Our last morning in the little town of Launceston (population 80,000). Bad news this morning. A family crisis had arisen over night for Helen that meant she felt she had to leave us, at least for a few days. By 9.00 am she had left for the airport and was gone. And then there were 4. We were very sorry to see her go……..
We packed up and were ourselves gone just after 10.00. First stop was the town to take on supplies. Cradle mountain is going to be quite spartan by all accounts. As rain was forecast for the area to which we were ultimately heading, we decided to detour through the Tamar valley wine country to make the most of the sunshine. This meant a route to the right hand side of the Tamar, which becomes a broad waterway as it leaves Launceston behind. (Authors note: In my previous reference to the Tamar I referred to it as the longest waterway in Australia, thanks to Jenny Wightman I now know it is the longest waterway in Tasmania. Thanks Jenny!) it was a green and pleasant land of fields and trees. As always, there was very little traffic.
We had decided to stop at a vineyard that advertised food to incorporate a lunch srop with a wine tasting. The Leaning no Church Vineyard seemed to cater for all our needs – and so it proved!
The wine on offer was good and the food exceptional. Keith and opted for a shared platter of local foods which was excellent and Wendy and Sarah had scrumptious vegetarian dishes. Keith and Sarah washed theirs down with a sparkling white and I, very unusually, opted for the Chardonnay which I thought amazingly good as a non Chardonnay drinker. We sat under the shade looking out onto the garden and had a thoroughly good lunch. It was delicious!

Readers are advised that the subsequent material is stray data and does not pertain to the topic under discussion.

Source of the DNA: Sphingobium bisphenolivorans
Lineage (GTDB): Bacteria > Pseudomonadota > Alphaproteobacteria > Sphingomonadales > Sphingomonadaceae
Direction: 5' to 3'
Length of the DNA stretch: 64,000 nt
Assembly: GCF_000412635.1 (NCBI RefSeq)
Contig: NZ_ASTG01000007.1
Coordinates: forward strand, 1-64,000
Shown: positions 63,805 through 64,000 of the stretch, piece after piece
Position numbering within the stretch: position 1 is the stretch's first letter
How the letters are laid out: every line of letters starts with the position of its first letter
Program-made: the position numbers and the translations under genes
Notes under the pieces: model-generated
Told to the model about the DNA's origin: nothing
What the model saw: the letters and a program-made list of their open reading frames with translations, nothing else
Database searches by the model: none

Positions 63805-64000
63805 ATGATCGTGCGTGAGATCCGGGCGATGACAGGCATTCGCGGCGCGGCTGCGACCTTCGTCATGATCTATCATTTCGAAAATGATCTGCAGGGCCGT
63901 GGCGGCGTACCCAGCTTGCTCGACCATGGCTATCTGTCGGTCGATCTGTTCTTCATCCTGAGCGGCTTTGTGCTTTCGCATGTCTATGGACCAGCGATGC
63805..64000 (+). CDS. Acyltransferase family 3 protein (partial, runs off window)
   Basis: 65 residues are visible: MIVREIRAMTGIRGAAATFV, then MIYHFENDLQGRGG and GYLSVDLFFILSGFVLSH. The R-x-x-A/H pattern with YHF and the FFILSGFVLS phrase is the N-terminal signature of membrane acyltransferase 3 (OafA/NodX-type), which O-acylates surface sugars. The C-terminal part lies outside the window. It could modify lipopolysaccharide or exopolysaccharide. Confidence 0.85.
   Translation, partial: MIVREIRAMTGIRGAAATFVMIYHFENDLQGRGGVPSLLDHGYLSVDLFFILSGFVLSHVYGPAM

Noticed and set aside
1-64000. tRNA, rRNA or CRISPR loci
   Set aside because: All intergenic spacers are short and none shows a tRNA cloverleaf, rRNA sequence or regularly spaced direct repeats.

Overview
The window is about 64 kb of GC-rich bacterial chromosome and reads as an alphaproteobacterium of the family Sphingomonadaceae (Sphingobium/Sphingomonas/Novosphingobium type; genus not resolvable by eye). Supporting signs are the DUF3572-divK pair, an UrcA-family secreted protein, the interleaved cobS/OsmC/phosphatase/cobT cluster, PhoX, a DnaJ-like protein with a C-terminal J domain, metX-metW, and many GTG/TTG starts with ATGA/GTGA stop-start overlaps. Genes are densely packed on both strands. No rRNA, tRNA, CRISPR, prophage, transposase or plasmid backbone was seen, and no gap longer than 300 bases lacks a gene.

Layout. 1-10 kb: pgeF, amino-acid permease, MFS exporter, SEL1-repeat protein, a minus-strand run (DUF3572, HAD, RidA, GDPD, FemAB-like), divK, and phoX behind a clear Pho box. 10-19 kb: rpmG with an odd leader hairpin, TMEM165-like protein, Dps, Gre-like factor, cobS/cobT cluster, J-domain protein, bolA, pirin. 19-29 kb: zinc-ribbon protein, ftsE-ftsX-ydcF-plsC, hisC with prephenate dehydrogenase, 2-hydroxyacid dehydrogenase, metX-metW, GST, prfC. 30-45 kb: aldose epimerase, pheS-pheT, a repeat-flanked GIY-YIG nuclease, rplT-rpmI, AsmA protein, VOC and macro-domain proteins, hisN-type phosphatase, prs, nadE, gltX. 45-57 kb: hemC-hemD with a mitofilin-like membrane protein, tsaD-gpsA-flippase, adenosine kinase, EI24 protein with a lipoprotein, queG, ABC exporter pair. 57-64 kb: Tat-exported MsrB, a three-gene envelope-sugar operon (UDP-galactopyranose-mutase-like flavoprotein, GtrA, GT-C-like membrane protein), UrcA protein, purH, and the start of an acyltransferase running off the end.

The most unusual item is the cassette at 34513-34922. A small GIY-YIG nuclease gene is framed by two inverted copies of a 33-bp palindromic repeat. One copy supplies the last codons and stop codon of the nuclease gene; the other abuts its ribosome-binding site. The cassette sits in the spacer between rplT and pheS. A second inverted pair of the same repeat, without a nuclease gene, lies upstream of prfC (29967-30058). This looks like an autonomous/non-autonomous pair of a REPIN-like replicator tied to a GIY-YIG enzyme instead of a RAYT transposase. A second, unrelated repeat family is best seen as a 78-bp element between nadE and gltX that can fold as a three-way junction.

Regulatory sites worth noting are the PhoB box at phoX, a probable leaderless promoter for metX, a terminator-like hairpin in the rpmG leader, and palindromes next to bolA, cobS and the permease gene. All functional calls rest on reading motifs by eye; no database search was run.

Having inspected the ‘leaning church’which showed absolutely no sign of being off centre, we took to the road again, crossing country back to the Tamar. Once again we moved through wonderful countryside. We reached the river and crossed the bridge and drive down to a place called Dolerain where we had been told there was a good bakery. There was. We picked up an excellent loaf even though it was late in the day.
It was an interesting town. There were a lot of arty shops – being run, it seemed, by aging hippies. I described it as having a feeling of Glastonbury without the joss sticks! There were some very odd sculptures about the place on black plinths……. e.g. Hmmmmmm….
Taking our leave of Dolerain, we headed to our final destination. Cradle Mountain. As we neared the area a long ridge of mountain range rose up to our left. Trees seemed to grow up to quite a height. Gradually the road became more twisty and as we climbed up. There was dense, lush forest either side intially, but this gradually became more open with a lot of dead trees on the ground as though efforts were continuing to clear the area. There was no sign of the expected rain. So much for our detour to to avoid it!!
We eventually arrived at the Discovery Park lodge site. We booked in at the reception and arrived at our home for the next few days, hut 26 . It was compact but very clean. Helen, had she been with us would have had a little bunk over one of the double beds. Cosy!!
Having unpacked our provisions we settled down to our first evening in our new home – it was quite warm as we had the heater on full but quite chilly outside. . Temperatures were due to go down to 4 degrees overnight ……